The drain field is an integral part of the septic system. Also referred to as leach fields or leach drains, a drain field is a network of pipework where the separated waste is passed. The effluent trickles out of the pipes, through aggregate that is used to prevent flooding, and into the soil below. Here, the soil disposes of bacteria before the cleaned water is passed back into the water table. Expect to pay anywhere between $2,000 and $8,000 to have an effective drain field built as part of your system.

Septic System & Drainfield illustration
Image Credit: Slave SPB, Shutterstock

Ground Preparation

While the drain field can be expensive, it is an important part of the system. Another important element is ground preparation. You will need to clear the land, dig up the earth, and move or remove it. This costs an average of about $1,000 for a standard property and an average septic system.

Permits and Red Tape

Various tests will need to be undertaken before you can even consider having a septic tank installed. A deep hole percolation test, costing $1,500, determines the type of soil you have. A positive test means that you can have a standard leach field. A negative test means that you will have to have an above-ground or mound septic system, which will cost two or three times as much as a normal septic system.

Once the tank and system are fully installed, you will have to have them inspected. Permits cost approximately $300, with costs being determined by the area you live.

It’s also worth taking into account additional costs that might be incurred once the job is done. Expect to budget between $50 and $200 a year for maintenance, with pumping required every three to five years.

Finally, you may have to pay for landscaping and other work to make the area look good once the tank is installed and operational.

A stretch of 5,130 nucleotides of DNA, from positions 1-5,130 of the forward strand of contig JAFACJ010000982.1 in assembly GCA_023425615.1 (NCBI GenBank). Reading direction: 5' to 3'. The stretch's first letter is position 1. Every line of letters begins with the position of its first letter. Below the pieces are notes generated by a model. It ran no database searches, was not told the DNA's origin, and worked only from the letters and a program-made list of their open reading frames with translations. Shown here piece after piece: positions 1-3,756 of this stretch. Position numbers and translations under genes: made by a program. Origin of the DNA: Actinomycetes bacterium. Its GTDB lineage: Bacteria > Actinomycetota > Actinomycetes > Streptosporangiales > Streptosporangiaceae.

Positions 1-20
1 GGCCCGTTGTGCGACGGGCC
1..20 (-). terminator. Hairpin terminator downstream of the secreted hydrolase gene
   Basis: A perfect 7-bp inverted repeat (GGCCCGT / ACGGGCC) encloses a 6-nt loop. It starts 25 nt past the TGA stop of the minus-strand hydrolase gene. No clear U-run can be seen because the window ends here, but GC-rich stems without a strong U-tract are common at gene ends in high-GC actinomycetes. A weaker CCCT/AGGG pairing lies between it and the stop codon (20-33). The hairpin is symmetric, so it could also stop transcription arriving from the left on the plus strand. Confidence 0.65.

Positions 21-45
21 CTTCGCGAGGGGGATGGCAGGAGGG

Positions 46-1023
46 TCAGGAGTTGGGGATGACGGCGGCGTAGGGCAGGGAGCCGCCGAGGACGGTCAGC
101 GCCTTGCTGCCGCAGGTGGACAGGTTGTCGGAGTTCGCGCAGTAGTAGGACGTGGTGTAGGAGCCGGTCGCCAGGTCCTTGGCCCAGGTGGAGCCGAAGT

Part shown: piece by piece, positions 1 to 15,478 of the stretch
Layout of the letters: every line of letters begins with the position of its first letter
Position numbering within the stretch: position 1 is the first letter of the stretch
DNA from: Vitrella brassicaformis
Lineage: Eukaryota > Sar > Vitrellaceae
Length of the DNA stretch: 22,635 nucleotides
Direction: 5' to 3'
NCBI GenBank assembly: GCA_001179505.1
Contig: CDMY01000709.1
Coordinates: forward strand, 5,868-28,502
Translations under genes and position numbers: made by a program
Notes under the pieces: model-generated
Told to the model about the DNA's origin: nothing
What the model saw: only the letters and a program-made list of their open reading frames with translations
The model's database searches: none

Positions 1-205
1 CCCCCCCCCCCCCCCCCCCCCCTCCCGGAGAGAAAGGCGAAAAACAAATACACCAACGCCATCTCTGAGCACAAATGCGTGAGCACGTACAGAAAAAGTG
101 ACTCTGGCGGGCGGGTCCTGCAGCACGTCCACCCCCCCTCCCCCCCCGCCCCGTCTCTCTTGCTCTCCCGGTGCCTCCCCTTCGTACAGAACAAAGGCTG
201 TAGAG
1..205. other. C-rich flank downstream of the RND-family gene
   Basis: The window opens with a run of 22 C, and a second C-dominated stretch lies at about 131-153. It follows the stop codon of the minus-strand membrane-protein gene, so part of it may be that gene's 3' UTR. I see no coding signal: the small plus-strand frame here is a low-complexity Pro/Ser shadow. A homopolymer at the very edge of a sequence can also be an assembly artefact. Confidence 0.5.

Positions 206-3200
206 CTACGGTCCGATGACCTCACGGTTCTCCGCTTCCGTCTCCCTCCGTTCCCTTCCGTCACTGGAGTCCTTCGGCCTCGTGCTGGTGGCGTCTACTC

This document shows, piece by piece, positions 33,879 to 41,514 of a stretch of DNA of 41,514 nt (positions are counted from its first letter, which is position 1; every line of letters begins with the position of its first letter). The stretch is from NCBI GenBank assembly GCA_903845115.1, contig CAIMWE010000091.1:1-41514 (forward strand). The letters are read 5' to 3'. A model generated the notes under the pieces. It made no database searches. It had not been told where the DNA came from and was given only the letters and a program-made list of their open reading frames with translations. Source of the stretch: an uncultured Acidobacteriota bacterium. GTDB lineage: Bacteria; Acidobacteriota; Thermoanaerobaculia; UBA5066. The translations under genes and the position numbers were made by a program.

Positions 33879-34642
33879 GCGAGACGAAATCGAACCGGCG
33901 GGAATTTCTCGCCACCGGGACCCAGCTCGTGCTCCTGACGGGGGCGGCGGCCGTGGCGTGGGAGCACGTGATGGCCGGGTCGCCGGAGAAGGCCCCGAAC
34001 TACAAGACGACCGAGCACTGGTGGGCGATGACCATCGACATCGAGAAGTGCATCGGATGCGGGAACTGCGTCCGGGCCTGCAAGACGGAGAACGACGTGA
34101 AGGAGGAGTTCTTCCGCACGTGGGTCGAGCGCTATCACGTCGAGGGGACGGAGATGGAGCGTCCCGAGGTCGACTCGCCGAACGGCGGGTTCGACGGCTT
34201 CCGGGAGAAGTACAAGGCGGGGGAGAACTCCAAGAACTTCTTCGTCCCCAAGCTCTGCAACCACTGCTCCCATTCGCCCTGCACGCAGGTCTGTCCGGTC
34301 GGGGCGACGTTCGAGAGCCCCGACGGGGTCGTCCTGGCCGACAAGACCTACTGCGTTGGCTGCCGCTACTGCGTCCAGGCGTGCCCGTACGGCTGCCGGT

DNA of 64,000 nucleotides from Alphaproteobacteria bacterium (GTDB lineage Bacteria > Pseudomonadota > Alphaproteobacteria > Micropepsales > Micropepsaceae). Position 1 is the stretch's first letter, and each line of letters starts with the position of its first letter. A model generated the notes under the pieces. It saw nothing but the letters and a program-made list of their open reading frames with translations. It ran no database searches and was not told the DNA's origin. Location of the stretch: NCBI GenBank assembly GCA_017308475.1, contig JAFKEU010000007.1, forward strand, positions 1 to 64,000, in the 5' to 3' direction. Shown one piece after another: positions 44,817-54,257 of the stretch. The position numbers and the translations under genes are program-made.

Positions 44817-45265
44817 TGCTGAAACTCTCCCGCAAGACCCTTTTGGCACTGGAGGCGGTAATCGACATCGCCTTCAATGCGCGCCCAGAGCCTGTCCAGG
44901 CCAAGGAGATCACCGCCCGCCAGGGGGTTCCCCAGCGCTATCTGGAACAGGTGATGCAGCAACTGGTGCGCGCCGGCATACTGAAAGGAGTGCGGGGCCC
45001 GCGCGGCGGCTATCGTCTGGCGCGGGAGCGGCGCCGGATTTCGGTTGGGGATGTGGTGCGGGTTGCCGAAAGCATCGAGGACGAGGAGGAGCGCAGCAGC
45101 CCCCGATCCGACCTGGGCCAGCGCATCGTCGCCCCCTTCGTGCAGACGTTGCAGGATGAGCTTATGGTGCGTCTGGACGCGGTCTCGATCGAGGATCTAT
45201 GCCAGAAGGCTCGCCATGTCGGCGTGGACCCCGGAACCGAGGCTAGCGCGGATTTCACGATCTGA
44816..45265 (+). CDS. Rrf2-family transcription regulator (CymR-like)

schematic illustration of sewer system
Image Credit: AuntSpray, Shutterstock

Installation Costs

The final costs for having a septic tank installed are the actual installation or labor costs. Hiring a professional will increase your costs, but it not only means that the installer has a good idea of what they are doing and will know how to combat any problems, but you will have a person or contract to fall back on if things go wrong, giving you greater peace of mind.

You should get a quote for the work, but expect labor costs to come in between $500 and $5,000 for this kind of project.

Septic Tank Installation Costs

A septic tank is a necessary addition to many homes and properties. It is used to remove, clean, and dissipate wastewater and effluent safely back to the water table. The final cost will vary according to the type of system, size of the tank, any difficulties encountered while installing the tank, and whether you pass the percolation test for an underground leach field.

Expect to pay anywhere from $6,000 to $20,000 or more, with the higher price tags reserved for difficult jobs on properties that are difficult to access. You should also budget around $200 a year for maintenance costs, including draining and flushing the tank and having the concrete checked for cracks and other potential damage.

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Featured Image Credit: Phattara Away, Shutterstock